The prenatal genetics team provides care for people who are currently pregnant or are planning a pregnancy.
Common reasons for referral include
- Advanced gestational age (people who are 35 or older at delivery)
- Personal or family history of a birth defect, genetic condition, or intellectual disabilities
- Abnormal prenatal testing such as maternal serum screening, ultrasound, or carrier screen
- Abnormal finding on ultrasound
- Ethnic-based carrier screening (i.e. sickle cell, cystic fibrosis, Tay-Sachs)
- Consanguinity (couple is related by blood)
- Exposure to medications, drugs, alcohol, radiation or infections (teratogens)
- Recurrent pregnancy loss or infertility
Tests Available at Boston Medical Center
- First and second trimester maternal serum screening
- Non-invasive prenatal testing via cell-free DNA (NIPT)
- Ancestry-based or pan-ethnic carrier screening
- Non-stress tests
- Fetal echocardiogram (performed in Pediatric Cardiology)
- Amniocentesis and CVS (chorionic villus sample)
Genetic counseling is available held Monday-Friday in Boston Medical Center’s Antenatal Center, Yawkey 5th Floor.
What to Expect at Your Visit
Please allow 1 hour for your initial visit.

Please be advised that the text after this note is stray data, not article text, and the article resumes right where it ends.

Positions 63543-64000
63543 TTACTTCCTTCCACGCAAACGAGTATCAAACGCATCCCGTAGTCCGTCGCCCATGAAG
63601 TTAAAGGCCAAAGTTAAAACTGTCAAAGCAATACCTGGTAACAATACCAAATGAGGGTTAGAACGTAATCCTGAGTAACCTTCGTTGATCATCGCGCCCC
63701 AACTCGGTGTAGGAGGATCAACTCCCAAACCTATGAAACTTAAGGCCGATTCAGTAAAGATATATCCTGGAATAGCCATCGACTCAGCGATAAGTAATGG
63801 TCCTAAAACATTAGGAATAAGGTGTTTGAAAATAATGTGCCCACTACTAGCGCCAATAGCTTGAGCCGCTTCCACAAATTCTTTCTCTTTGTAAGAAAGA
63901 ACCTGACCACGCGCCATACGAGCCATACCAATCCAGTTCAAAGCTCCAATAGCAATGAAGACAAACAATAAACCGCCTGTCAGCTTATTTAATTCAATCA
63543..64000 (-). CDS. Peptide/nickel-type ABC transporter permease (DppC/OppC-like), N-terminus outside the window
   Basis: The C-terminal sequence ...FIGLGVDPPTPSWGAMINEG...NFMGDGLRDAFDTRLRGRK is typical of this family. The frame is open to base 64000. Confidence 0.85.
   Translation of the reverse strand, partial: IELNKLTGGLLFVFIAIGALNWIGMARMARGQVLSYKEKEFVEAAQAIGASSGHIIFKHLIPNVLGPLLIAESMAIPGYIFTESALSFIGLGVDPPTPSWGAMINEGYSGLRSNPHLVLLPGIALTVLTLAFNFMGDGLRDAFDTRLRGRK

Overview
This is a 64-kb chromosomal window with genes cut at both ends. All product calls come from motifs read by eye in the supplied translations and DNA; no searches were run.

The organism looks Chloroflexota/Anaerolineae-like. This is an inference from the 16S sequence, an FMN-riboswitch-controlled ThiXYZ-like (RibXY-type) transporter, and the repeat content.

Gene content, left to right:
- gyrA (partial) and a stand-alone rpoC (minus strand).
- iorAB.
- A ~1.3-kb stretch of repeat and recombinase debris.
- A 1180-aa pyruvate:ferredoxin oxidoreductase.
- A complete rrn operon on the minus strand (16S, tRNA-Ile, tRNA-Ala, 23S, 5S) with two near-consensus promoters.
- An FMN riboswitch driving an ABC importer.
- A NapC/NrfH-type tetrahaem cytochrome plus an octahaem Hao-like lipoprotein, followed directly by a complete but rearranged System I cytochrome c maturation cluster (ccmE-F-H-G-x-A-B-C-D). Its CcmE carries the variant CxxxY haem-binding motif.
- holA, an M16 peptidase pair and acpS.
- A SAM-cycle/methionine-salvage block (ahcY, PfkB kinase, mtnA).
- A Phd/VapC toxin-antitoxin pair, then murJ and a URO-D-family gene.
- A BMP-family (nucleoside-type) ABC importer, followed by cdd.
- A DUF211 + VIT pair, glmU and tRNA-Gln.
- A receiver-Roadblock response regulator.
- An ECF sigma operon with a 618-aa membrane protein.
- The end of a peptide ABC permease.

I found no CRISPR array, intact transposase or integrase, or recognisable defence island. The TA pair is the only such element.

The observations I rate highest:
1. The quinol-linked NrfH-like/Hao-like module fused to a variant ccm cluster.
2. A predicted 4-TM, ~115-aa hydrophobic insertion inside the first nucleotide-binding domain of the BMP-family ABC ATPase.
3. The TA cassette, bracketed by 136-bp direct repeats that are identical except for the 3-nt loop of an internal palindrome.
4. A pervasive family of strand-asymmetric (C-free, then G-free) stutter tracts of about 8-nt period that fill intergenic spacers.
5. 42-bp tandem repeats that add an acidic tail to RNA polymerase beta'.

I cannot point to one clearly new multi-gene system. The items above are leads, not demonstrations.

The genetic counselor will start by asking you questions about your pregnancy, medical history, and family history. They do not expect you to have the answer to every question and whatever information you have is typically helpful. They will then review any pertinent prenatal testing as well as any potential risk factors in your pregnancy or future children. Based upon these risk factors, various prenatal testing options will be discussed. Prenatal testing is optional and the advantages and disadvantages of testing will be discussed. Even if you do not think you want prenatal testing, a genetics visit can still be helpful in managing your pregnancy. If you do elect to have testing, the genetic counselor will arrange testing and coordinate giving you the results.
Philip Connors, GC
Joselyn Diaz, GC
Lillian Sosa, GC